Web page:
Cough assist care

PLEASE NOTE: The information in this section is meant as a general guide to help caregivers with common issues and is not intended to replace the care provided by your child’s healthcare team. 

Discuss your child’s unique needs with the healthcare team, including WHO and WHEN to contact when problems arise.

 

Stomach upset during lung volume recruitment technique or insufflation/exsufflation technique

Chest/abdominal discomfort or pain during lung volume recruitment (breath stacking) or insufflation/exsufflation technique

Dizziness or fatigue

Bloating of the abdomen with burping after lung volume recruitment technique or insufflation/exsufflation technique

Inability to expectorate (clear) the secretions

Leak around the mouthpiece during lung volume recruitment technique or insufflation/exsufflation technique

Leak from the nose during lung volume recruitment technique or insufflation/exsufflation technique

Abdomen does not move outwardly during lung volume recruitment technique or insufflation/exsufflation technique

 

For specific advice on your child or any other questions, do not hesitate to contact your child’s healthcare team.

Tracheostomy care

WARNING: The information in this section is meant as a general guide for parents and caregivers with certain problems related to children with tracheostomy using a single non-fenestrated, cuff-less tracheal cannula.
It is not intended to replace the recommendations of your child’s health care team.

Discuss your child’s unique needs with the healthcare team, including WHO and WHEN to contact when problems arise.

One or more of these symptoms: coughing more frequently, yellow, green, pink or blood tinged secretions, secretions are thicker, secretions are more abundant than usual, secretions have a bad odor, labored breathing, breathing more quickly, chest pain, fever (≥ 38⁰C rectal or ≥ 37.5⁰C oral or ≥ 37.5⁰C underarm), irritability, loss of energy, loss of appetite/refusal to eat

One or more of these respiratory distress symptoms: labored breathing, more comfortable in a sitting position or with head elevated than in a lying down position, rapid, noisy or wheezy breathing, shallow breathing, secretions are more abundant than usual, weak cough, indrawing (retraction of the skin over, under and in between the ribs), use of accessory muscles to help with breathing, nasal flaring (enlargement of the nostrils during breathing), extension of the neck backwards to try to breathe in air, continuously crying, agitation, anxiety, irritability, scared look on your child’s face, marked sweating, pale skin, blue color of lips and nail beds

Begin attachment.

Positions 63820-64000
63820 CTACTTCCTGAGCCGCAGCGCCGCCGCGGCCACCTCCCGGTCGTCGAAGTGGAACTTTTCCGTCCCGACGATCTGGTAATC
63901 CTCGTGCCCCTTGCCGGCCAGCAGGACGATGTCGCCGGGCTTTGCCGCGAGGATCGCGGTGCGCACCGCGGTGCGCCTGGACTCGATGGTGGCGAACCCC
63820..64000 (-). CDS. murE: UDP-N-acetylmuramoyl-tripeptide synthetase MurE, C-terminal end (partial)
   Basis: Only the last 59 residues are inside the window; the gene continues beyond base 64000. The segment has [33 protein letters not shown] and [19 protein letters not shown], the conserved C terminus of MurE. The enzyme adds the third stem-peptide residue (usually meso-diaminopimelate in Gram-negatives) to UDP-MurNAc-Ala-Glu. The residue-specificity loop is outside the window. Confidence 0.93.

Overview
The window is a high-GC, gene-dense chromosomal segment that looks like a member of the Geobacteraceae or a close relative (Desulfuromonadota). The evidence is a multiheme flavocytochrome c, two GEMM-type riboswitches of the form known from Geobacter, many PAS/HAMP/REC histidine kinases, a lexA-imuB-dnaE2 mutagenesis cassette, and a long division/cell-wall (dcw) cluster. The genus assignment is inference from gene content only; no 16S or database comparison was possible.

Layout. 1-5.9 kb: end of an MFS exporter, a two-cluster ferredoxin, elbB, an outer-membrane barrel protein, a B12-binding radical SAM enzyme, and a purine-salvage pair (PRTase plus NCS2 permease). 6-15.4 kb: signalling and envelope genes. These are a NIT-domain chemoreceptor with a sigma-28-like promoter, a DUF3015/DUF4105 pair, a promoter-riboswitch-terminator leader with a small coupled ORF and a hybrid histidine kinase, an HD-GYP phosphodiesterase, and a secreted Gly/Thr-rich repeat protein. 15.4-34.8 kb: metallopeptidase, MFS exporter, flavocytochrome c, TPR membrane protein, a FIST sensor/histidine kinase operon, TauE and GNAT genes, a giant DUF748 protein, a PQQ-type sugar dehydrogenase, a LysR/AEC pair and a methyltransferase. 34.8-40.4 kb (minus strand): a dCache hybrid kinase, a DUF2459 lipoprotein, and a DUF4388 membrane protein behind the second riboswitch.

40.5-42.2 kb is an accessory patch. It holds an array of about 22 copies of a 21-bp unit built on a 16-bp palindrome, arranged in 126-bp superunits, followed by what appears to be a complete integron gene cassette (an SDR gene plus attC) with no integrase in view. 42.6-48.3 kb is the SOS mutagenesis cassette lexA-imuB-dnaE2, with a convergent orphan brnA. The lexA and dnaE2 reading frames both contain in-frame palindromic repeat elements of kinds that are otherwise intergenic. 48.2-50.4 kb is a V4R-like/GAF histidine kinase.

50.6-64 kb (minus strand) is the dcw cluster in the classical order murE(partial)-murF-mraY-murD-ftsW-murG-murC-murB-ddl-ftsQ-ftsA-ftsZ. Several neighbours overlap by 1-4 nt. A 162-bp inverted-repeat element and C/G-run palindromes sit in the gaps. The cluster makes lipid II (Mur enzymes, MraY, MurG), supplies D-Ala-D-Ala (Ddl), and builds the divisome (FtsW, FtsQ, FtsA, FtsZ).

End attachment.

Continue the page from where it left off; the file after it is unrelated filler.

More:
Resistance or impossibility of tracheal cannula reinsertion

Tracheal cannula falls out, partially or completely, accidental decannulation: cuffless tracheal cannula partially or completely out

Blood-tinged secretions

Bleeding from inside the tracheostomy or around the tracheostomy

Introduction of water into the tracheostomy

One or more of these symptoms: coughs and /or choking during meals, saliva more abundant than usual, secretions are more abundant after meals, secretions resemble the liquids or food that was recently ingested, traces of food are found during suctioning of tracheal secretions, vomiting right after a meal

Vomiting

Skin around the tracheostomy site irritated (redness, edema, itchiness, burns, bad odor, oozing, presence of red pimples, small sores or bleeding and/or tracheostomy dressing is wet and soiled)

Skin around the neck irritated (redness, edema, itchiness, burns, bad odor, oozing, presence of red pimples, small sores or bleeding)

Do not hesitate to contact your child’s health care team for any questions or for specific advice related to your child’s condition.

Peritoneal dialysis

Enterostomy care

PLEASE NOTE: The information in this section is meant as a general guide to help parents and caregivers with common issues and is not intended to replace the care provided by your child’s healthcare team. 

Discuss your child’s unique needs with your healthcare team, including WHO and WHEN to contact when problems arise.

 

Skin protector does not stick properly to the skin

Detachment of the bag

Bleeding from the stoma

Movement of the stoma: sinks inward or sticks out by more than 0.5 centimeters from its usual position

Constipation

Irritated skin around the stoma: red, swollen, burning, presence of small red bumps, small wounds or slight bleeding

Watery stool

Unpleasant odors

 

For specific advice on your child or any other questions, do not hesitate to contact the enterostomal therapy nurse or your child’s healthcare team.

Enteral nutrition

Parenteral nutrition

PLEASE NOTE: The information in this section is meant as a general guide to help caregivers with common issues and is not intended to replace the care provided by your child’s healthcare team

Discuss your child’s unique needs with the healthcare team, including WHO and WHEN to contact when problems arise.

 

Redness, heat, swelling or tenderness or pain at the catheter entry site

Extended redness or itching of the skin under dressing

Cord-like sensation of the vein where the catheter is inserted (may be hard, red or tender to touch)

One or more of these symptoms: burning or pain at the entrance site of the catheter, cold skin around the entrance site of the catheter, swelling of the arm (PICC line), swelling around the catheter site, leakage at catheter entry site, change in skin color (whiteness or redness) around the catheter entry site

For those with an implantable chamber catheter (eg, Port-a-Cath®): pain or swelling at the site of insertion of the reservoir during the administration of the solution or irrigation

Blood leaking at catheter insertion site

Protective dressing is wet or damp due to leakage of blood, pus or other discharge

Dressing is falling off, loose, punctured or torn